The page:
Recently, I met a talented musician who sings, writes his own songs, and is also a pastor and worship leader.
John W Stevenson and I had the opportunity to chat for my radio podcast which features musicians from around the world. His songs have the quality of waters deep and still, yet you get the feeling you’re sitting by a tinkling fountain.
I asked him how he retains the heartfelt emotions of a song despite singing it many times over in the many places he visits.
His first words struck like a tuning fork resonating in my mind along the dim corridors of time. It reminded me of catching a falling star.
“I liken songs to having babies,” he said. “With mothers—my wife and I, we have five children–you never forget the moment when that child was born,” he said. “You may, over time, no longer remember the pain of it”—at which point I begged to differ–“but you never forget.”
“It’s important because when you’re birthing that song, you’re in that moment.”
He explained, “Over time, you may birth a song but not record it for two years. And by the time you record it, it may sound even different then when you first wrote the song, or when it was first birthed.
“But because I write songs out of a place of my relationship [with God], my songs come out of that. Then when I am singing that song, it’s out of that place. What that does for me is that it keeps it from becoming a performance.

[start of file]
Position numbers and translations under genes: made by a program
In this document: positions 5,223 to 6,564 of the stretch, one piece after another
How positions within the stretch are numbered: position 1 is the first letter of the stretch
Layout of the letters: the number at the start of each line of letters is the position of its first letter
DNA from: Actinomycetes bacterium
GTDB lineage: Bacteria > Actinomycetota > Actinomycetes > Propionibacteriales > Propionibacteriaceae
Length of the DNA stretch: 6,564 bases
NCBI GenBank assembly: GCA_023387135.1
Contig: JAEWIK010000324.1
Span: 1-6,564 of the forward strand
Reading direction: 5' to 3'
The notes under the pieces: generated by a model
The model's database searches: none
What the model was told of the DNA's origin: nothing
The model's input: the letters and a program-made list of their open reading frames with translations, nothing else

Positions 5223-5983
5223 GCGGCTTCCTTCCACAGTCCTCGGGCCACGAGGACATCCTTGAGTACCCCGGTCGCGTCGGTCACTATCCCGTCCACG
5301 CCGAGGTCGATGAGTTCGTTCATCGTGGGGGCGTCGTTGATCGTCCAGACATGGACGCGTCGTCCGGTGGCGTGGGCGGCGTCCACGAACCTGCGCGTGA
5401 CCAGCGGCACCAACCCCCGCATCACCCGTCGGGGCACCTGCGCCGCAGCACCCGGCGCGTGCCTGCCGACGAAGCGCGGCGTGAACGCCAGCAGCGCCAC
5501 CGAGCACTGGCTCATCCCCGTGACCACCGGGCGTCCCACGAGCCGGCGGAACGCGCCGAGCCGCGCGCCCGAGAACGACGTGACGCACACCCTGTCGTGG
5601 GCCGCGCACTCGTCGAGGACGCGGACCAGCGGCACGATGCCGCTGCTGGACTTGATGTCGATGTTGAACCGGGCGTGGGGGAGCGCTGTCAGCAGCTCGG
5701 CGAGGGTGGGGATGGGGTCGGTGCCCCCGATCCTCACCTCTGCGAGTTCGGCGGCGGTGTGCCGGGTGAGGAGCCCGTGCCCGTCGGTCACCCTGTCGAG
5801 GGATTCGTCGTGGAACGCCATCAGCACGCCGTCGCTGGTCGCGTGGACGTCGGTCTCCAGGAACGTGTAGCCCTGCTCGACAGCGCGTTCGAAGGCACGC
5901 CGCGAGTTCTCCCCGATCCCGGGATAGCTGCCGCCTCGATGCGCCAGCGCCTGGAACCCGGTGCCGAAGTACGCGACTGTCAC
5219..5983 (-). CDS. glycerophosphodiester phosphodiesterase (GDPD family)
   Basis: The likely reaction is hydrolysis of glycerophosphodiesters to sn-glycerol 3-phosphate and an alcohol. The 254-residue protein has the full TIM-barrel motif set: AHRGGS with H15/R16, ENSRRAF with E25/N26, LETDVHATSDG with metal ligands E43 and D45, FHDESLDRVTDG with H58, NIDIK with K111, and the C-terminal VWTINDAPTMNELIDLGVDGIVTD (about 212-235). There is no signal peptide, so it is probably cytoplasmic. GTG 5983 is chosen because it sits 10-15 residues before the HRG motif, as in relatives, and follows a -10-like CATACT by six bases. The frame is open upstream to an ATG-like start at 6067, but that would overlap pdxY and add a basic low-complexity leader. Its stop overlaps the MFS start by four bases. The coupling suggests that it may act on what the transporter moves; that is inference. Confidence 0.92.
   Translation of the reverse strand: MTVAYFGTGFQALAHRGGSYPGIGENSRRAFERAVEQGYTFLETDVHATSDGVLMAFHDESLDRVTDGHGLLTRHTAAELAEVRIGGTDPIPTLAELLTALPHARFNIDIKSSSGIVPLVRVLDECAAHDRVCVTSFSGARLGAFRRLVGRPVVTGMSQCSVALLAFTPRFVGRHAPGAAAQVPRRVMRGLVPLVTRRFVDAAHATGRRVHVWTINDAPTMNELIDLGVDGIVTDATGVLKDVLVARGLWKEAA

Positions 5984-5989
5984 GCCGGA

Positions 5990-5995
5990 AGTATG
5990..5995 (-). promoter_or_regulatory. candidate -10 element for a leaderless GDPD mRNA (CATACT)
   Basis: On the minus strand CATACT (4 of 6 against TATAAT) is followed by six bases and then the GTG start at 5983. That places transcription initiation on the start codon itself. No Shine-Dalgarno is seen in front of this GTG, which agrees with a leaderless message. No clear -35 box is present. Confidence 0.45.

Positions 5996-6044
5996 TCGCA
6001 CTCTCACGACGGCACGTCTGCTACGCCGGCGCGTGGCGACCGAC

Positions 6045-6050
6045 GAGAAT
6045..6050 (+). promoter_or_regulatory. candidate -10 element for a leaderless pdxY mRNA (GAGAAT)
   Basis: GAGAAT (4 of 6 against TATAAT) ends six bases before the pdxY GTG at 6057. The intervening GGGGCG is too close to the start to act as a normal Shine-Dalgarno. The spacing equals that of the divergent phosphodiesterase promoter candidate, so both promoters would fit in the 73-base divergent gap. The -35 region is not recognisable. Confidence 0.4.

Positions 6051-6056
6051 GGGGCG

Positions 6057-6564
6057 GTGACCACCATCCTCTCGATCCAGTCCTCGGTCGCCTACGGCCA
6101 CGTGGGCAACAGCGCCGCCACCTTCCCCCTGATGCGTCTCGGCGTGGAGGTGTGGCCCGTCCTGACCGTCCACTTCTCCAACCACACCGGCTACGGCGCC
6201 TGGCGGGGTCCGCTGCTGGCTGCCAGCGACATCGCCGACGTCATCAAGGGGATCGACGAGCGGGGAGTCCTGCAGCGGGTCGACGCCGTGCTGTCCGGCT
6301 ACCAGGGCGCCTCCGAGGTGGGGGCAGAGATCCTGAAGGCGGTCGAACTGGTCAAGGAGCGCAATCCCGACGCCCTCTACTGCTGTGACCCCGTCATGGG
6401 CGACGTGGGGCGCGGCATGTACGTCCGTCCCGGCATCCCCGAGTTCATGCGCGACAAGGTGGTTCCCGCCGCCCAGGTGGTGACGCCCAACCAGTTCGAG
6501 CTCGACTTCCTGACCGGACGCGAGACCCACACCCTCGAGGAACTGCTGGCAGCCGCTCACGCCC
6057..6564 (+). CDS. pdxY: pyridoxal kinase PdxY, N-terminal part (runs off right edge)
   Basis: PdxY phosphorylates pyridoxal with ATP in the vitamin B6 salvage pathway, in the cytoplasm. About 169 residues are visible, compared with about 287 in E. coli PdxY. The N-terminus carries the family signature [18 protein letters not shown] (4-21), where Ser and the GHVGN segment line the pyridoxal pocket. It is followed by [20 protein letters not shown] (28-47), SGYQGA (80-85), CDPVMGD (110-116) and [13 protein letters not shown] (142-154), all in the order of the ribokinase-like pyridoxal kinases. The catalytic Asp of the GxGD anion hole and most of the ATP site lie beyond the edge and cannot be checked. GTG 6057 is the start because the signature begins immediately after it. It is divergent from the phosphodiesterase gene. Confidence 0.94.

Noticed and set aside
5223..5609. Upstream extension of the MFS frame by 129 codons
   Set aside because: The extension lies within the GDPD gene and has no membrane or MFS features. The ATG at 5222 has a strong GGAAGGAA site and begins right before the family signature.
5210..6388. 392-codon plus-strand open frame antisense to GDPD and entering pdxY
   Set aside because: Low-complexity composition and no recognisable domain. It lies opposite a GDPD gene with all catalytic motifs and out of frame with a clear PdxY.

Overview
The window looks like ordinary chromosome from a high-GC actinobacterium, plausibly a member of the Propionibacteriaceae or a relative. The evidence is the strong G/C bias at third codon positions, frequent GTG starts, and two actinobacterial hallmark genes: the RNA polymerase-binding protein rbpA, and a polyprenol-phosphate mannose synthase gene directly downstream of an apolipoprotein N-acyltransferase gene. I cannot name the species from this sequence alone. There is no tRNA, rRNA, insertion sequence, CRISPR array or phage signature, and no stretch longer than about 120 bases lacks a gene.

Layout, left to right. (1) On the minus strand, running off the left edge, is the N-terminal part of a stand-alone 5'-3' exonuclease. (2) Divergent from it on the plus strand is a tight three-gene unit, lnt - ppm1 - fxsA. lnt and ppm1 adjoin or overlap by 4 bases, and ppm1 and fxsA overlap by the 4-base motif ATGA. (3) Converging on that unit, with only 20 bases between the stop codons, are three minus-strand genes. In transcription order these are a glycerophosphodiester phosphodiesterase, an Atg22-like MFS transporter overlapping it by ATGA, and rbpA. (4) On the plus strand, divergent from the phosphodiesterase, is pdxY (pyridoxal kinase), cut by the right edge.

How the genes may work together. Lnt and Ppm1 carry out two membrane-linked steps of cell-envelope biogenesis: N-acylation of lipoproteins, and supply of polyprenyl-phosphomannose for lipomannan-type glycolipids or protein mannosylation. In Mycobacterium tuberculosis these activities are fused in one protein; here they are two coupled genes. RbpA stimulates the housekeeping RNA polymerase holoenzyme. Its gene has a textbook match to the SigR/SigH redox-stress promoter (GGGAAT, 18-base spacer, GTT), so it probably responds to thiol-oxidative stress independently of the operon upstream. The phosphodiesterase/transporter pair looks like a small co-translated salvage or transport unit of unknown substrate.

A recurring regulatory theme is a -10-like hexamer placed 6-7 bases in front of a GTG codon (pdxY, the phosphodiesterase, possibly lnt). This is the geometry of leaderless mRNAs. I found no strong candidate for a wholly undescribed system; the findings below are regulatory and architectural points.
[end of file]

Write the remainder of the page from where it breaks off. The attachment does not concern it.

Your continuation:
“It’s the risk you run when you record a song. Because when you record a song and people hear it, they want to hear it the way you recorded it, versus, I’m looking for the place where it originated . Because if I can land there, then hopefully I can get you to experience the true essence of the song, and not the finished product.
“One of the things that happens, which I found is, you can hear a song in its original form and it can be incredibly annointed and minister to you. But someone else can take it and arrange it in a whole different way. And it loses the annointing, and it loses the effectiveness of the piece.
“I don’t think it’s something I hear as a musician, I don’t think so,” said the pastor. “I think there is something about honoring the integrity of the song.”
I thought a lot about the other things he said that afternoon in that cube-like studio with the music stands, the in-your-face mikes, the walls of acoustic egg-crates. It—what is this ‘it’?—Is it singing? Is it expression? Any kind of creative expression? Perhaps, though it seems dangerous to say it here, if this kind of expression has to be any good, if it has to do any good, has to come from the act of Remembering. (Click to hear a most remarkably uplifting song.)
What for you is the essence of a song? Listen to Show Me Where You Are Today, another beautiful piece by John W Stevenson.